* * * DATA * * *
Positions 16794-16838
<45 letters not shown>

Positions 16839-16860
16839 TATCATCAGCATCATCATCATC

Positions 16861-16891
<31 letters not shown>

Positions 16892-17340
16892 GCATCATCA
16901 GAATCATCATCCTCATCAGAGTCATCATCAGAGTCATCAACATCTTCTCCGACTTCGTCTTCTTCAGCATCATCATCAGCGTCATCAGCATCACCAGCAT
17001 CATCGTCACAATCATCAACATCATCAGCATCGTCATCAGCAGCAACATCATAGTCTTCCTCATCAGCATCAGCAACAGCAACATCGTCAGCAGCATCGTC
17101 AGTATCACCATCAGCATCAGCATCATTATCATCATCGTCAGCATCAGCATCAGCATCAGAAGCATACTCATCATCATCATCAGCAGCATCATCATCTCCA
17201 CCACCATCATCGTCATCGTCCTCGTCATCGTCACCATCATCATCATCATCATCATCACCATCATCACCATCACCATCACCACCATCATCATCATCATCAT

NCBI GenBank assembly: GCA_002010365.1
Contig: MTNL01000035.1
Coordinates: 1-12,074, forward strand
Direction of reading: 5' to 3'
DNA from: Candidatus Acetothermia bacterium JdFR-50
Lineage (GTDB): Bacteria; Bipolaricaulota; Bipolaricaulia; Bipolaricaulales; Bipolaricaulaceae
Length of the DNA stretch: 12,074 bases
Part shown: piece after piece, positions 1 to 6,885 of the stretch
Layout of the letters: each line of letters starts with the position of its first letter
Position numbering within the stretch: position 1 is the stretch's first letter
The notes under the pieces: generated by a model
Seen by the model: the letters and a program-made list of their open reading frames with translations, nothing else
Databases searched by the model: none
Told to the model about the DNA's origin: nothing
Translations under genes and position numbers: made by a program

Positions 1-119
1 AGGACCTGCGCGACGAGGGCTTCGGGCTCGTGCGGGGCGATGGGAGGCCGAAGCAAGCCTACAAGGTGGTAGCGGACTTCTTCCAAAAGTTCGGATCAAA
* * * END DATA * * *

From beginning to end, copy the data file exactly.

Positions 16794-16838
<45 letters not shown>

Positions 16839-16860
16839 TATCATCAGCATCATCATCATC

Positions 16861-16891
<31 letters not shown>

Positions 16892-17340
16892 GCATCATCA
16901 GAATCATCATCCTCATCAGAGTCATCATCAGAGTCATCAACATCTTCTCCGACTTCGTCTTCTTCAGCATCATCATCAGCGTCATCAGCATCACCAGCAT
17001 CATCGTCACAATCATCAACATCATCAGCATCGTCATCAGCAGCAACATCATAGTCTTCCTCATCAGCATCAGCAACAGCAACATCGTCAGCAGCATCGTC
17101 AGTATCACCATCAGCATCAGCATCATTATCATCATCGTCAGCATCAGCATCAGCATCAGAAGCATACTCATCATCATCATCAGCAGCATCATCATCTCCA
17201 CCACCATCATCGTCATCGTCCTCGTCATCGTCACCATCATCATCATCATCATCATCACCATCATCACCATCACCATCACCACCATCATCATCATCATCAT

NCBI GenBank assembly: GCA_002010365.1
Contig: MTNL01000035.1
Coordinates: 1-12,074, forward strand
Direction of reading: 5' to 3'
DNA from: Candidatus Acetothermia bacterium JdFR-50
Lineage (GTDB): Bacteria; Bipolaricaulota; Bipolaricaulia; Bipolaricaulales; Bipolaricaulaceae
Length of the DNA stretch: 12,074 bases
Part shown: piece after piece, positions 1 to 6,885 of the stretch
Layout of the letters: each line of letters starts with the position of its first letter
Position numbering within the stretch: position 1 is the stretch's first letter
The notes under the pieces: generated by a model
Seen by the model: the letters and a program-made list of their open reading frames with translations, nothing else
Databases searched by the model: none
Told to the model about the DNA's origin: nothing
Translations under genes and position numbers: made by a program

Positions 1-119
1 AGGACCTGCGCGACGAGGGCTTCGGGCTCGTGCGGGGCGATGGGAGGCCGAAGCAAGCCTACAAGGTGGTAGCGGACTTCTTCCAAAAGTTCGGATCAAA